Starting a new job: The things you need to know

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Starting a new job can be pretty nerve racking. It’s the time when you’re back to being the ‘new kid in class’ and about to throw yourself headlong into a new working environment. You might have got a flavour for your new job from your interview and application process but there’s always that nagging sense of the unknown – ‘will the people like me?’ ‘will I be able to do the job?’ etc.

These nerves are only natural. Provided you start off on the right footing they will also soon pass. But how about that right footing? What do you need to know about starting a new job?


First impressions can only be made once. Turning up on time in the right place to get started with your job is an absolute must. Be early if possible. That way people are likely to be able to spend a little time with you before they begin their own working day and it’ll show that you’re keen to get going.

If you’re worried about, say, not knowing how long it will take to commute to your new workplace then try a dummy run in advance or search for the suggested journey time on the AA route planner and add extra on for traffic.

Dress code

Speaking of first impressions, the way you dress is important for this too. While your new employer might have given you a vague steer on the dress code, it’s never easy to know exactly what to turn up in on day one, especially if your workplace doesn’t have a uniform.

The trick here is to ‘dress up’ for the first day. There’s nothing wrong with turning up in a suit or smart dress. If other people are dressed more casually you can gradually gravitate towards this but no-one will think worse of you for being over-smart, but they will if you’re overly-casual.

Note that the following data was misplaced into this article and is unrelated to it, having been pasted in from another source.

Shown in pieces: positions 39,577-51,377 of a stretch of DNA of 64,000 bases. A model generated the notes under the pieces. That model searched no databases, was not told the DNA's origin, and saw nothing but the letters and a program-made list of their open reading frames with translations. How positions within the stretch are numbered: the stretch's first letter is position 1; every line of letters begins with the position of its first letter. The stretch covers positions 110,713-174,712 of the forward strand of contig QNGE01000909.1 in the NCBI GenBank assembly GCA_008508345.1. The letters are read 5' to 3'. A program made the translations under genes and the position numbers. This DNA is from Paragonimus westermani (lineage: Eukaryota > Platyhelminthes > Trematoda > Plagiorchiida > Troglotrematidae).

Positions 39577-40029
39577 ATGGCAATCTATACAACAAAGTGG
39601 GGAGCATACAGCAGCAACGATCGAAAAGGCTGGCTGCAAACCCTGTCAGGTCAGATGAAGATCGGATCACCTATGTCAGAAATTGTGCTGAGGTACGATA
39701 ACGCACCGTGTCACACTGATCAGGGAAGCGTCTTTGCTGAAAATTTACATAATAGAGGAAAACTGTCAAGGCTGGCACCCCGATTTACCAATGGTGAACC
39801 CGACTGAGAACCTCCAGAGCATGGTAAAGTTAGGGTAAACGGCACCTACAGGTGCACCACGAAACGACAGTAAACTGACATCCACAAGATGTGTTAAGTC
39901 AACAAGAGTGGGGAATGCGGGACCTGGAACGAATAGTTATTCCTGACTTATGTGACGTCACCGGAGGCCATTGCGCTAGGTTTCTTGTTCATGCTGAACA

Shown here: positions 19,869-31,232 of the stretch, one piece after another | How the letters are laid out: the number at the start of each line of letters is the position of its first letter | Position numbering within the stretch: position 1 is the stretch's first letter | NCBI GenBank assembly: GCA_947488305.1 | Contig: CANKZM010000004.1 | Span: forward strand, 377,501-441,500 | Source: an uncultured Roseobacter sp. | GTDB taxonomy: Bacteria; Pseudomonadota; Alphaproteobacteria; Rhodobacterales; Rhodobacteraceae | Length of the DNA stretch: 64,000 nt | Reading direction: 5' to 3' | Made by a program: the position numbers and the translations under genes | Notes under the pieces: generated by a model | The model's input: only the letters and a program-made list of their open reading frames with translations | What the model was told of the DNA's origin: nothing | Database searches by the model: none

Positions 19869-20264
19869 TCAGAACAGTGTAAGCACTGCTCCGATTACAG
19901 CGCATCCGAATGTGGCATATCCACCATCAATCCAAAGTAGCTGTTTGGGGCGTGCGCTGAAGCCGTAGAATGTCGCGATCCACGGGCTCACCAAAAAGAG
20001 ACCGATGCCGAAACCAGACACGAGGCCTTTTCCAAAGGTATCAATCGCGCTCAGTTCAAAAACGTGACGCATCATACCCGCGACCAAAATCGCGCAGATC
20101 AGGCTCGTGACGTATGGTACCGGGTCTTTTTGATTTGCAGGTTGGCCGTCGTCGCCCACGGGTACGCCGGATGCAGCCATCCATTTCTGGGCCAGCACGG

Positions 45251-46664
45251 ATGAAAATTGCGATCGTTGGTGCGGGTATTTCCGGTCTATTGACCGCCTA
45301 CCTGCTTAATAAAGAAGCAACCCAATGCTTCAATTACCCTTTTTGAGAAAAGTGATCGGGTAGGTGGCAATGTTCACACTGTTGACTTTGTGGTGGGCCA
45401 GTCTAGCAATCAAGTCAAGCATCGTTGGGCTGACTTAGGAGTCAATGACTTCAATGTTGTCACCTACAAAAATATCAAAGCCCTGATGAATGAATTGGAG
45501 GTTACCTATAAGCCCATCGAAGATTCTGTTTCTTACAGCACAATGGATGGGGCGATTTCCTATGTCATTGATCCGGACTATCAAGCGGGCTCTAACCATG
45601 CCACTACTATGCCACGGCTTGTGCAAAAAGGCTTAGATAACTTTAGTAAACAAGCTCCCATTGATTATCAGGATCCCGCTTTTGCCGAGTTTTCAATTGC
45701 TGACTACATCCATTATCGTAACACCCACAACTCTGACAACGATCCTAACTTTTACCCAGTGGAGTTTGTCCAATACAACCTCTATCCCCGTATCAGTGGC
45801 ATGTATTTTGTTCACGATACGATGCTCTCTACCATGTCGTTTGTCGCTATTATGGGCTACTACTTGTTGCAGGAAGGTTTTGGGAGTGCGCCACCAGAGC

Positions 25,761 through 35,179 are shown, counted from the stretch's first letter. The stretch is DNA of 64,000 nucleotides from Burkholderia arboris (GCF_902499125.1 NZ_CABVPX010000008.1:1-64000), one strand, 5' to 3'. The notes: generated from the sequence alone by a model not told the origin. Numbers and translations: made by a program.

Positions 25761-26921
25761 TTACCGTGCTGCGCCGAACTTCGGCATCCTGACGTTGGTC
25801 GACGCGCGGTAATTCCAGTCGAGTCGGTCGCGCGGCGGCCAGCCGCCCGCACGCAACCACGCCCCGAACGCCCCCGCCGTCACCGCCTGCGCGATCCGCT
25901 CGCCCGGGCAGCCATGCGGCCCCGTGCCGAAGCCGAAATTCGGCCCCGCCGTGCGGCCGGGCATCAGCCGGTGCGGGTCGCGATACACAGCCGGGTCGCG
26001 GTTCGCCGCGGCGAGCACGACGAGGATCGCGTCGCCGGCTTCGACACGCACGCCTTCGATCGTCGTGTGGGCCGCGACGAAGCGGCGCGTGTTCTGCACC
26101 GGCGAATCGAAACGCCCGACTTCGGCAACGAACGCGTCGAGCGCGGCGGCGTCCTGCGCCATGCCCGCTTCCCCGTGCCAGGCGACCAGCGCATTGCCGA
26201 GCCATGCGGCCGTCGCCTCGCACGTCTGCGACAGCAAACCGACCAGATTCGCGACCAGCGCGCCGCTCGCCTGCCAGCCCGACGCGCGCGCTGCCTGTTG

Fit into the environment

One of the most important things you can do when you first start a job is listen. Listen to the things your new colleagues tell you, clearly, but also listen to what colleagues say to each other and gauge the way people interact with employees, clients and customers.

That’s true whether you’re heading into a normal office environment or even if you’ve snapped up one of the jobs in education here. Even in a school you’ve got to know the right tone for colleagues (fellow teachers), customers (children) and clients (parents). Every employee is an ambassador for the company they work for, by listening out for the way your new company operates you’ll get a feel for how to be an ambassador too.

Respect others

No matter what your new job is, it doesn’t pay to wade in and start throwing your weight around. Show due respect to your new colleagues and bide your time before questioning the way they do things. As this piece from IT Business Edge states, you need to show that you’re a team player. This will earn you respect and mean that, in time, you can start to have an influence. By trying to run before you can walk you risk making yourself unpopular.


You need to strike the right balance in those first few days. You want to ask enough questions so that you can dive head first into doing something worthwhile, but you don’t want to make a nuisance of yourself. Be patient when required but show that you’re eager to take on tasks.

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